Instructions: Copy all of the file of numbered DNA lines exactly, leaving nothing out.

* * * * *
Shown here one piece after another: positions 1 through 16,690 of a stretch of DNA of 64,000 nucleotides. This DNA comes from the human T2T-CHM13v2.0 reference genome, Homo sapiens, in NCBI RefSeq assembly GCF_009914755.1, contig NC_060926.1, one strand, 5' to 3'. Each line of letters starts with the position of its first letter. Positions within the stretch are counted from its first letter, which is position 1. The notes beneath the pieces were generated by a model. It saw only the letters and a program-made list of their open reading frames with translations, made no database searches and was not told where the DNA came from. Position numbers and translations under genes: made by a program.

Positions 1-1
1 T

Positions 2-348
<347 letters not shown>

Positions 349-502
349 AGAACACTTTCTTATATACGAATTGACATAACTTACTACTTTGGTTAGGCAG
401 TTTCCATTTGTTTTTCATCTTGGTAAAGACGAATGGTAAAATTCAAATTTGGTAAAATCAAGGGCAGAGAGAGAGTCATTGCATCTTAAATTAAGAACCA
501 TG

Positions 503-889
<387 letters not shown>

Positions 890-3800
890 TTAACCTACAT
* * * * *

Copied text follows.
Shown here one piece after another: positions 1 through 16,690 of a stretch of DNA of 64,000 nucleotides. This DNA comes from the human T2T-CHM13v2.0 reference genome, Homo sapiens, in NCBI RefSeq assembly GCF_009914755.1, contig NC_060926.1, one strand, 5' to 3'. Each line of letters starts with the position of its first letter. Positions within the stretch are counted from its first letter, which is position 1. The notes beneath the pieces were generated by a model. It saw only the letters and a program-made list of their open reading frames with translations, made no database searches and was not told where the DNA came from. Position numbers and translations under genes: made by a program.

Positions 1-1
1 T

Positions 2-348
<347 letters not shown>

Positions 349-502
349 AGAACACTTTCTTATATACGAATTGACATAACTTACTACTTTGGTTAGGCAG
401 TTTCCATTTGTTTTTCATCTTGGTAAAGACGAATGGTAAAATTCAAATTTGGTAAAATCAAGGGCAGAGAGAGAGTCATTGCATCTTAAATTAAGAACCA
501 TG

Positions 503-889
<387 letters not shown>

Positions 890-3800
890 TTAACCTACAT